Szekely Comes Closer to Beard’s NAG Record Than Anyone in History at Jr. Nats

Night 1 of the 2012 Junior National Championships in Indianapolis was a stunner, as three Meet Records have gone down already. The results were exactly what you want to see out of a Junior National meet – a mix of established players on the youth scene and some new names who breakout to make podiums.

Women’s 200 Fly

In prelims of the girls’ 200 fly, Michelle Cefal had a small, one-tenth of a second drop. Apparently not satisfied with that result, Cefal went out nearly a second faster in the first 100 meters and closed like a freight train to win the event in 2:10.35. That’s a full three-second drop for her in the meet. The Tualatin Hills 16-year old was short of her best time at the Olympic Trials, but has been better at each meet since then.

Madison Wright was the top seed coming in, and a half-second drop left her with a silver medal. She’s only 15, as is the third-place finisher Katie McLaughlin from Mission Viejo in 2:12.92.

Winning the B-Final, from Chattahoochee Gold in Georgia, Lauren Case swam a 2:13.53. She’s now the third-fastest 13-14 year old in the country this season (including behind the aforementioned Wright, prior to aging up).

Men’s 200 Fly

Denver Swim Academy’s Clark Smith, headed into his senior year of high school, made a statement by charging the finals of this 200 fly, touching in 1:58.64 as the only swimmer under two minutes. He was out in a 55.8, and still had enough gas to come back in a 1:02.7. Smith, like her Regis Jesuit teammate Missy Franklin, is one of the top recruits in the class of 2013, and has strong ties to the Texas program. If he went that way, a butterflier would fill an area of need for Texas after the graduation of Neil Caskey and transfer of Woody Joye.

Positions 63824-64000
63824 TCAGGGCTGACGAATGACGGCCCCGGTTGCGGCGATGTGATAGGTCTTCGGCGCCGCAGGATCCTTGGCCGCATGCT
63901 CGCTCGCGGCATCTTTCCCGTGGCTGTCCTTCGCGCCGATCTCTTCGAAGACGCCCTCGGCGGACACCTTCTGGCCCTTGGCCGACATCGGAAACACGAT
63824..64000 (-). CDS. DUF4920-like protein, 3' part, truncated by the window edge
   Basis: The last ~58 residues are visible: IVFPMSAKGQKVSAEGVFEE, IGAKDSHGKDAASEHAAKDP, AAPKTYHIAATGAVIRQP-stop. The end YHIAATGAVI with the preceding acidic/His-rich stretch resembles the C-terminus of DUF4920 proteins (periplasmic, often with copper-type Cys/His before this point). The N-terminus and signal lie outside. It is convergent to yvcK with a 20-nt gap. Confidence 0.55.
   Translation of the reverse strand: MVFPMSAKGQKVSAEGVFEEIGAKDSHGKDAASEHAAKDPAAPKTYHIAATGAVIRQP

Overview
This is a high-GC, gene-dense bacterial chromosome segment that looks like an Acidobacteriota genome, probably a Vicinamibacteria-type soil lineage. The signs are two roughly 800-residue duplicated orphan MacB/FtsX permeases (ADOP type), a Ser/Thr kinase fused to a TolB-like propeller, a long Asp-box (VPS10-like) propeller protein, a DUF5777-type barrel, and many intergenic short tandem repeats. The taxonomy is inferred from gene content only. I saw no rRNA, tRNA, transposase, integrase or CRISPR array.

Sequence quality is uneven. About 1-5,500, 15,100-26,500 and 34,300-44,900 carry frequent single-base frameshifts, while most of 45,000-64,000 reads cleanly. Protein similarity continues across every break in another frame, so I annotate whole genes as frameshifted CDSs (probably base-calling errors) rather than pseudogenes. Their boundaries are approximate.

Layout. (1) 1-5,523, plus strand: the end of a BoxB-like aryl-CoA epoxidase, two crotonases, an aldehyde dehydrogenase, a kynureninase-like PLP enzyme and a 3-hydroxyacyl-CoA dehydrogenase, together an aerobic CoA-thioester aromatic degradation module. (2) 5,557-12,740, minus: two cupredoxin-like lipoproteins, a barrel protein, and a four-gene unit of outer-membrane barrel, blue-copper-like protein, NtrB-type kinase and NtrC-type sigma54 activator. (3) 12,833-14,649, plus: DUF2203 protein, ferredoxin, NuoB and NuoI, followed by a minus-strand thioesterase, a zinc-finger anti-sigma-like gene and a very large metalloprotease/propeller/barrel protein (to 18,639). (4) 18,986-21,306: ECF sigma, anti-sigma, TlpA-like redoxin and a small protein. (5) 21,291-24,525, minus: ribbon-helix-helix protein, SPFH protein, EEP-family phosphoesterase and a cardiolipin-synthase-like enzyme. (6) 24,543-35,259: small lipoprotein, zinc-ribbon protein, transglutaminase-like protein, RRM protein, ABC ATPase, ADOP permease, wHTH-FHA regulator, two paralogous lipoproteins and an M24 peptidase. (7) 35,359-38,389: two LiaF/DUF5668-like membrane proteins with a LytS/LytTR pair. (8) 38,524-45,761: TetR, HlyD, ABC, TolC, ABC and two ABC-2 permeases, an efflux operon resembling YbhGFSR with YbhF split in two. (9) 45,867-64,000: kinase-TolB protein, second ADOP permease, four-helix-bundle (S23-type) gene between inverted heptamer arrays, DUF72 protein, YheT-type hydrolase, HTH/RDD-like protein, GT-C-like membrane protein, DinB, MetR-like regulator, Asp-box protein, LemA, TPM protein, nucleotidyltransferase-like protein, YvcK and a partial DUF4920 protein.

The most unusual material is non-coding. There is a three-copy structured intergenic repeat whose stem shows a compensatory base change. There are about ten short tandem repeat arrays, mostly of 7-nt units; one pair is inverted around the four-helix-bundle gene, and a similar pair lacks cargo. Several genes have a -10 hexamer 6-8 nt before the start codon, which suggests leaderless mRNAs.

16-year old Jimmy Yoder took 2nd in 2:00.41. He now sits just outside of the all-time top 10 in the age group. Matthew Conway from the Blue Devil Swim Club was 3rd in 2:00.58, another improvement from prelims.

Women’s 200 Breaststroke

This is unbelievable. Stunning. Flabbergasting. Allie Szekely from the Central Bucks Swim Team in Pennsylvania has already set an unmatchable bar for the best swim in this meet. She won the girls’ 200 breaststroke in 2:26.35, breaking Emma Schoettmer’s Meet Record from last season by more than a second-and-a-half.

It’s stunning that this 14-year old was a 2:30 at the Olympic Trials, and wasn’t even close to her best. She was then a 2:29 at the Middle Atlantic Champs. And then here, she took more than three seconds off of that time. She didn’t change her pacing considerably from Omaha, but was just better on each part of this swim. Her closing 50 of 38.58, however, was extremely fast – that’s roughly as well as Amanda Beard or Caitlin Leverenz finish their 200’s. Szekely swims with a lot of hip action in her stroke which is where she generates her power from, and arguably that keeps her fresh at the end of her race.

Speaking of Beard, Szekely sits 2nd only to Beard’s Olympic performance from 1996 on the all-time age group list, and at only 6-tenths back is closer than it seemed like anybody would be able to get to a National Age Group Record in this race for quite some time.